11. Hmmmm... as was mentioned in the previous post, the mode dial and the locking buttons are identical on the D7100 and D7200. I don't use a Sea & Sea housing, but the controls on my housing work with both cameras. It would be interesting to see the problem you're encountering. -AZTinman
  12. Do these cables allow use of Nikonos strobes with a Sea & Sea housing or use of Sea & Sea strobes with a Nikonos camera? -AZTinman
  13. Part of my maintenance routine for strobes is to exercise the capacitors regularly. Basically, this involves running the strobes through discharge and charge cycles when I don't get to dive regularly. I do this routine with the strobes submerged in cold water. It would be interesting to see the Sea & Sea data regarding how much heat is actually retained by their strobe housings in an underwater environment. Plastic and metal are typically not very good insulators. Those materials usually conduct heat and cold pretty quickly and air doesn't work very well as an insulator either... just saying... -AZTinman
  14. I've got several old Nikonos SB 105 strobes what work rather well and have never presented any issues. I exercise the capacitors regularly. The down side is that I can only use the SB 105s with my Nikonos cameras because no one makes a sync cord to permit use of the 105s with any other housings. While I do enjoy shooting film with vintage cameras every now and then, it would be nice to be able to use the strobes with my digital housing. Of course, it's not unreasonable for companies to stop making parts for vintage equipment; there's very little profit in it. -AZTinman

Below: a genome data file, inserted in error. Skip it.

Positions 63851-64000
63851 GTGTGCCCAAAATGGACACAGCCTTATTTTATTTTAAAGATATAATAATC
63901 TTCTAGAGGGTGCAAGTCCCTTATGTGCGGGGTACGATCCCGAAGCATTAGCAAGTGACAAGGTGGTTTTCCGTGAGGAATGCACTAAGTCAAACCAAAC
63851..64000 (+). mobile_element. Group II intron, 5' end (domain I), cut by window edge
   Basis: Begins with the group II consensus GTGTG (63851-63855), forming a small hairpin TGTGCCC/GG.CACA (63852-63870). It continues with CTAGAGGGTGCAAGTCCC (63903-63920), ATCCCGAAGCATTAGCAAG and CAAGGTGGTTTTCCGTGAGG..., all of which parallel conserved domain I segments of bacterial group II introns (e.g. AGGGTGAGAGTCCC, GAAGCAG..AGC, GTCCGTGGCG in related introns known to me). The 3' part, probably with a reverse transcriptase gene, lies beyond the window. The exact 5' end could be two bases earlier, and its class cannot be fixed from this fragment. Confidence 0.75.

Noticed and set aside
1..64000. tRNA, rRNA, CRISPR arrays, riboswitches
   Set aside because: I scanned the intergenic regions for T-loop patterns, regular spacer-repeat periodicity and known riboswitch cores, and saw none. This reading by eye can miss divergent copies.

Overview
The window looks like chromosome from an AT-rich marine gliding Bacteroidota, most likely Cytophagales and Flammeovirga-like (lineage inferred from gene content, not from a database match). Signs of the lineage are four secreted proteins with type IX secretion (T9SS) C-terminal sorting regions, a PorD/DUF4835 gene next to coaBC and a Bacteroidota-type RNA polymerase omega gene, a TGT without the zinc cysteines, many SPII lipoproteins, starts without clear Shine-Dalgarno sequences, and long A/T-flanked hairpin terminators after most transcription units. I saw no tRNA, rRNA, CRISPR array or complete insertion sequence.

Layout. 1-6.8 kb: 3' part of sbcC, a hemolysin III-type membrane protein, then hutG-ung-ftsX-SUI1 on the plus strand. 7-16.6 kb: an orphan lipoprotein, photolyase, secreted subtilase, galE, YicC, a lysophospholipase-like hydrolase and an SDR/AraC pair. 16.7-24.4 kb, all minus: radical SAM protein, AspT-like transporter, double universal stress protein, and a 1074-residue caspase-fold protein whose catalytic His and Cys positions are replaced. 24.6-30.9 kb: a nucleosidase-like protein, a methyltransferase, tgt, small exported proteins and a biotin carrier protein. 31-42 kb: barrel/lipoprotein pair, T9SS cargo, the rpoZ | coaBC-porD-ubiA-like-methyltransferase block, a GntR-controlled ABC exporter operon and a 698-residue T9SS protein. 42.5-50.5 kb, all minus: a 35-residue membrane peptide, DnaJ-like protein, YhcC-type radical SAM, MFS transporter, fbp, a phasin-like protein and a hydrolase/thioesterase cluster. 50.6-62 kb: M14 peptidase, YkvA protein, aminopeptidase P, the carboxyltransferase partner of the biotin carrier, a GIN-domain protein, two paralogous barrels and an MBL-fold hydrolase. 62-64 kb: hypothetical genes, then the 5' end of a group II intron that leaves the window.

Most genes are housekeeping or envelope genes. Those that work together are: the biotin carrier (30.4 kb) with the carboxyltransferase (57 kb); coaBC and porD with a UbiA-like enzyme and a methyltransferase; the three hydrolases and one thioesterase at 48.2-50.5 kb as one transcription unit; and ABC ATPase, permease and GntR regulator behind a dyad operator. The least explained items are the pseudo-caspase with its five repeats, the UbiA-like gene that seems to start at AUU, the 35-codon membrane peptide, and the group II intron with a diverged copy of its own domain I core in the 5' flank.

15. I had issues with an Ikelite DS161 strobe several years ago. The strobe stopped working during the first day of a trip to La Paz. I suspected issues with the battery pack and cursed a little over my failure to being a backup battery pack. When I returned, I called Ikelite and they directed me to send them both of my strobes. They fixed the problem strobe and did some a upgrade on both. In the end, I simply paid for shipping and they did the repair and upgrades under warranty. The work was done and the strobes were returned in less than two weeks. Both strobes continue to work very well. During a dive trip to Hawaii, an o-ring on one of my Ikelite battery packs failed. This was unusual as Ikelite o-rings are usually 'bomb-poof'. I'm not convinced I didn't do something wrong to flood the battery. When Ikelite dumped the use of lithium batteries, I took advantage of their exchange program and swapped my battery packs. As I look down the road towards housing my Nikon D850, and read threads about strobe issues others are having, I can't help but think staying with strobes made by a reputable American company with a commitment to customer service would be a good idea. -AZTinman